Stress, Implicit Bias Increase Childbirth Risks for Black Women

Premier Health Now

By speaking out about their own experiences giving birth, Serena Williams and Beyoncé are calling attention to a serious health concern for black women: they are more likely to experience childbirth risks such as pre-eclampsia, or blood clots.

Beyoncé had pre-eclampsia that required an emergency Cesarean section. Williams, who has a history of blood clots, also underwent a C-section. A day after giving birth, she developed blood clots in her lungs.

Such complications or near-misses are called maternal morbidity. They can be deadly if not properly treated – and they occur more frequently in black women.

To understand why, Premier Health Now talked with David McKenna, MD, maternal-fetal medicine specialist with Perinatal Partners.

“It’s not really related to social or economic status,” says Dr. McKenna.

In general, researchers and health care professionals believe what’s at play is related to stress  – and black women face more stress in the United States than white women. This may explain why the U.S. is the only developed country where the maternal mortality rate is on the rise. 

“Stress is the big driving force behind the racial disparity we see in health outcomes,” says Dr. McKenna.

There is a wide gap among blacks and whites when it comes to health outcomes for moms and babies in the U.S., says Dr. McKenna. For example:

  • Childbirth risks are twice as high for black women.
  • Infant mortality (death before age 1) is twice as high for blacks.
  • Maternal mortality (death during pregnancy or post partum) is also two times as frequent for black women vs. white women.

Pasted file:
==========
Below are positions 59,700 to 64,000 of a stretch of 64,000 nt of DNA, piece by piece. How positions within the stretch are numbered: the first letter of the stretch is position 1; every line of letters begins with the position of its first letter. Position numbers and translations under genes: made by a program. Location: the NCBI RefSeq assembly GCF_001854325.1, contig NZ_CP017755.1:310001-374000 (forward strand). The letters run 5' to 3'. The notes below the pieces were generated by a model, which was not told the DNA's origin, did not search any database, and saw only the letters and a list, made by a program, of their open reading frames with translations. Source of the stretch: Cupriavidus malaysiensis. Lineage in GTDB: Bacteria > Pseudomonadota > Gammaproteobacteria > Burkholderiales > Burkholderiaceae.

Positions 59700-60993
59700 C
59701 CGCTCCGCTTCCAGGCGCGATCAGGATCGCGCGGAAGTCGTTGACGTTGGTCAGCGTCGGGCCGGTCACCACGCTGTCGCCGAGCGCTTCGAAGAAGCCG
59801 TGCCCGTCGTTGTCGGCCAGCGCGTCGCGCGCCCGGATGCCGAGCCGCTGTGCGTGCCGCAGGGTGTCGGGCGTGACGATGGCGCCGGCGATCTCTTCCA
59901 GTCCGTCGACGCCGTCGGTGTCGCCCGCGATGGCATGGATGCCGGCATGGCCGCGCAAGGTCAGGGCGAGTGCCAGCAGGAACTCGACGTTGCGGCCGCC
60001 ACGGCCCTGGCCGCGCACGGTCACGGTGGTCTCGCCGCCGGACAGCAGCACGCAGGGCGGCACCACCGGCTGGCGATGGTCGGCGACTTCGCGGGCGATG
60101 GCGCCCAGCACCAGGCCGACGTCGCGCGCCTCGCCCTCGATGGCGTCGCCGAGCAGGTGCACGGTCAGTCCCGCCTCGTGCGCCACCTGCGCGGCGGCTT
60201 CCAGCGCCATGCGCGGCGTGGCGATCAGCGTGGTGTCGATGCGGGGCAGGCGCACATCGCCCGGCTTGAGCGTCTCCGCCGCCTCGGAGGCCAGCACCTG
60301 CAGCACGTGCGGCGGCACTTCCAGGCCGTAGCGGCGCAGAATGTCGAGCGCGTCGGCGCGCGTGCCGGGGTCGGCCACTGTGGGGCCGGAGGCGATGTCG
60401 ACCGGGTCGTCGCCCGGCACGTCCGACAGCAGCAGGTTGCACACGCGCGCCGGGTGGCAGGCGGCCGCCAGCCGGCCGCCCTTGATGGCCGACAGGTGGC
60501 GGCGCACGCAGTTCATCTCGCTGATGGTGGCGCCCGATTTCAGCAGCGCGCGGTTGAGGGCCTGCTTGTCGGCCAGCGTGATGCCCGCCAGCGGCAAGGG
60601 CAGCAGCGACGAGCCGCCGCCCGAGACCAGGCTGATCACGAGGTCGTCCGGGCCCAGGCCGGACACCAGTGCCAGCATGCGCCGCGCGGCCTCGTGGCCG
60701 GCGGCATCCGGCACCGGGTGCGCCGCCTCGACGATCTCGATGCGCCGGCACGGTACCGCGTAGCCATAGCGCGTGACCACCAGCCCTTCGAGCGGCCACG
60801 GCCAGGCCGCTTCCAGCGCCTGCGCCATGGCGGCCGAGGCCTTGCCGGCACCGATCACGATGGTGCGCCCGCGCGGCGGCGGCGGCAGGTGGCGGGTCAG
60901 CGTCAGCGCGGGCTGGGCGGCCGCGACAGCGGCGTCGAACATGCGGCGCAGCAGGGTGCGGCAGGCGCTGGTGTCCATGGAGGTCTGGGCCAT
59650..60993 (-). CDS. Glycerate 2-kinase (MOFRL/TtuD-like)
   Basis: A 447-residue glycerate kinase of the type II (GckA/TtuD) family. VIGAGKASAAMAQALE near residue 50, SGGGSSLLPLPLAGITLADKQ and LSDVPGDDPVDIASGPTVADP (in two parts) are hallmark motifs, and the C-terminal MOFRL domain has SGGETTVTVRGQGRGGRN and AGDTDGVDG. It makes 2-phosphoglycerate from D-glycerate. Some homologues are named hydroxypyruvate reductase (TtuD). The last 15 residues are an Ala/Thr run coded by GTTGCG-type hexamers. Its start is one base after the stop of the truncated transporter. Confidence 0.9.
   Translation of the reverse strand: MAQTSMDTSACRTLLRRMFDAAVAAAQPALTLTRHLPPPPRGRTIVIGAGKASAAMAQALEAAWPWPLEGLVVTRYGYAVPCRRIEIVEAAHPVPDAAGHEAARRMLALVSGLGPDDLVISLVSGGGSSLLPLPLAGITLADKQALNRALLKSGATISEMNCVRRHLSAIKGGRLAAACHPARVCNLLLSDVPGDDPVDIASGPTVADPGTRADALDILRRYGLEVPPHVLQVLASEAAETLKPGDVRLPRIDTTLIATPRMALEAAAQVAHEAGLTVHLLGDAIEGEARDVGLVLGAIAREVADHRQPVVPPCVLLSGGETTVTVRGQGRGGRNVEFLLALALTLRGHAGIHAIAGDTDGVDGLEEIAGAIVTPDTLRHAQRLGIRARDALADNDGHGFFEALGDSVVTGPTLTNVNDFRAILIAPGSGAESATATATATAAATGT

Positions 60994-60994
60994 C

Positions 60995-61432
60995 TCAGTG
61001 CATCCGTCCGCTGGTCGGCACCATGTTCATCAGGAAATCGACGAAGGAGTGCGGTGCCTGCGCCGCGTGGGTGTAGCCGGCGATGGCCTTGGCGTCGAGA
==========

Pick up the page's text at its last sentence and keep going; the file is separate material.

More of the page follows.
In fact, the risk of pregnancy-related death is three to four times higher for black women, say the Centers for Disease Control and Prevention.

There is no magic pill to fix the problem. Instead, it requires societal change.

Infant mortality is a window into the overall health of a community, says Dr. McKenna. Higher infant mortality rates are often accompanied by higher maternal mortality and higher mortality from chronic diseases.

“It’s important for institutions to recognize that and to try to change any biases that exist,” says Dr. McKenna. “Institutions need to recognize that there is not overt discrimination today, but it still exists in implicit forms.”

If patients, as Ms. Williams experienced, feel something is not quite right and are unable to get a nurse or doctor to listen to them, they should continue to speak up and ask a family member to advocate for them, until they receive the care they need, Dr. McKenna says.

Premier Health provides implicit bias training for its staff. And the Obstetrics Emergency Response Team uses immediate, standardized protocols to respond to specific complications.

Yet Dr. McKenna says childbirth risks are not decreasing for black women even with advanced maternal-fetal care and resources. He described one patient, a black woman, who is a professional attorney.

“Her baby came at 32 weeks despite her doing everything right.”

Beyoncé and Williams have access to the best care. Williams is a top-notch athlete. Yet they were not immune to childbirth risks.

“What causes any of these complications is not related to access to care or what is done during the pregnancy,” says Dr. McKenna. “It is what happens to you throughout your life and how stress affects your overall health.”